“We wanted to do something different than what we normally do,” says The Body’s Lee Buford.
The Body and BIG|BRAVE are two bands that continue to alter the definition of what it means to be a heavy band. Their debut collaborative album, Leaving None But Small Birds, distills the two bands’ pioneering approach to heavy music into poems for the forgotten, requiems of lost love, and elegies to revenge.
“Both of us are always trying to push ourselves and experiment, so it made sense,” Buford continues. “Also, both of our bands have no real ego, and that’s what makes a good collaboration work. If someone is insistent on doing something their way it stifles things really quickly. We’re both open to going wherever the music is heading.”
“On our own, both bands are heavy and loud, but the main thing is that we all listen to so many different kinds of music,” BIG|BRAVE guitarist Mathieu Ball confirms. “Everyone in this crew is so open minded, which resulted in wanting to do something very different than what would have been expected of a collab.”
Buford set up the initial challenge to make an album that evoked the country and folk roots of The Band. “Wthought it would be cool to shoot for a record that was very influenced by The Band, since Levon Helm was from Arkansas and the rest of them were from Canada,” Buford says. “Me and Chip [King] are from Arkansas and BIG|BRAVE are from Canada, so it seemed fitting.”
“It was nice to make something that reflected the region [me and Chip] grew up in,” Buford continues. “We’ve always been a big fan of certain country music and blues. The themes are very similar to what I think me and Chip try to get across, basically the hardships of life.”
“I am personally so disheartened and more and more scared, I want to be hopeful, and hold on to the positive stories and elements with dear life, but it is so hard,” BIG|BRAVE’s Robin Wattie adds. “The accessibility and nature of these songs (with tales of heartache, loss, faith, love and death) isolate no one, except those who may not speak the language. However, due to the style of melodies and easy to follow rhythms, one may still glean a sort of essence of what the song is about. Easy to listen to, easy to understand, and thus, sing along to and feel.”
Wattie compiled lyrics and melodic lines from across Appalachian, Canadian, and English hymns and folk songs. Select phrases were then reworked and precisely arranged to center the experiences of marginalized characters, victims of hardship, and those yearning for love within each story. “I pored over hours and hours of sound recordings, videos, and archives of lyrics” Wattie says. “I studied melodies while compiling a set of themes based on the lyrical content. I chose the themes that were most common as an ode. However, due to a lot of misogyny, racist elements, I altered them to change the narrative and give the power back to the victims.”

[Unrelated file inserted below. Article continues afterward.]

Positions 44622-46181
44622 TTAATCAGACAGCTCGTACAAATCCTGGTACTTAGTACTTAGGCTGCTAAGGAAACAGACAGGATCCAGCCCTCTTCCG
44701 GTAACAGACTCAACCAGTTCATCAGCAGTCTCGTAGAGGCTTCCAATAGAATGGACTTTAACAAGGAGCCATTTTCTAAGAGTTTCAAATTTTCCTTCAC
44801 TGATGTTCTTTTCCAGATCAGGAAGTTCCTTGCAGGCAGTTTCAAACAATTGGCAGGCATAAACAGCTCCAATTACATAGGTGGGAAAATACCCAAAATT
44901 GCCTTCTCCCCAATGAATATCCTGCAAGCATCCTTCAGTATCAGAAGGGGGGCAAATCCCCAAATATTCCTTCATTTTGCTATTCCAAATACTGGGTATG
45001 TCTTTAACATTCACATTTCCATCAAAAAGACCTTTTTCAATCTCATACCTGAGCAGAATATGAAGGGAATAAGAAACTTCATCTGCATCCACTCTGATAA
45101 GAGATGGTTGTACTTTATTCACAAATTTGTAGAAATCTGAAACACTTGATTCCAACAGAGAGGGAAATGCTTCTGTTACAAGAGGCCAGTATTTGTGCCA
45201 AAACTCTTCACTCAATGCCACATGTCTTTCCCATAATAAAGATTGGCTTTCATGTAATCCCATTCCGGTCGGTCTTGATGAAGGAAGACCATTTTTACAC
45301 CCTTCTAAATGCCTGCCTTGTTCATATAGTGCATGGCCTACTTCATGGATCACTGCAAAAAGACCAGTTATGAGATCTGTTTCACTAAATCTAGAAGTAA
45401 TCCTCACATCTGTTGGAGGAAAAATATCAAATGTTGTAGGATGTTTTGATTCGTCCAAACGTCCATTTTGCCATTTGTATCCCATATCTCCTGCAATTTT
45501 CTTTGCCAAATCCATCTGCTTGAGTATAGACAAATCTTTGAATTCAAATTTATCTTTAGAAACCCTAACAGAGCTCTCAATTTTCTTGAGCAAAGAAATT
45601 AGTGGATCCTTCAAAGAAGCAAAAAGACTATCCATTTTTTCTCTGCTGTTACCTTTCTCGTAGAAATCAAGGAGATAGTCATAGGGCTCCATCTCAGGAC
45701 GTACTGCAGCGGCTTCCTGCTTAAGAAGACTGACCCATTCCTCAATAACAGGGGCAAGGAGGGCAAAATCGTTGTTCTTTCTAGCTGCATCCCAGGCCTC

Leaving None But Small Birds takes its name from the track “Polly Gosford,” whose lyrics evoke the alienation and isolation of the persecuted.: “He covered her grave / and hastened home / Leaving none but small birds / her fate to bemoan.”
“I picked out a few phrases from the entire album that would best represent its essence in its entirety,” Wattie recalls. “Leaving None But Small Birds was favoured because of the poetic, visual. and melancholic nature of the phrase. Death is a recurring theme throughout the entire album, and the victims are often isolated and alone when left to die, leaving only the flora and fauna to bemoan their tragedy. It’s a terribly beautiful phrase.”
Typical to The Body’s creative process, Leaving None But Small Birds was composed almost entirely in the studio at Machine With Magnets with engineer/producer Seth Manchester.
“As it was written during the recording process, it made for some very long days,” Ball remembers. “Each night when Seth went home, some of us worked well into the early morning hours trying to come up with ideas for the next day. As for the recording process, it was great to see people pick whatever instrument and had made contributions. No instrument was off limits during the session.”
“Seth is basically a member of both our bands at this point I think,” Buford says. “Seth’s great to work with because he’s a real and very deep music fan, so communicating with him is super easy. A lot of the stuff we do on our own and on this collab references so much music, so it’s helpful to work with someone who gets it and knows what we’re all shooting for.”
“Seth had a very crucial role in the making of this record,” Ball adds. “Not only did he produce it, he played all over it! The record easily could have been branded as a Body/BB/Seth Manchester collaboration.”
The Body and BIG|BRAVE aimed to challenge themselves to craft a fully realized and cohesive work that strayed outside the boundaries of the music they make individually.
“I love that this is the record that two loud and heavy bands made,” Ball continues. “As I said, the easiest route to have taken would have been to set up two drum kits, plug in all the amps and make a heavy record. But we took a chance and I believe we are all very proud of what we accomplished together.”
BIG|BRAVE’s roots as a minimalist folk band and The Body’s love of old-time, country blues, and folk music enable the quintet to strike a formidable balance between sorrowful lamentation and uplifting resolve, to weighty effect. Leaving None But Small Birds bonds together two monumental, innovative forces that render the emotionally profound with lucid, devastating vitality.
Photo courtesy of Mathieu Ball.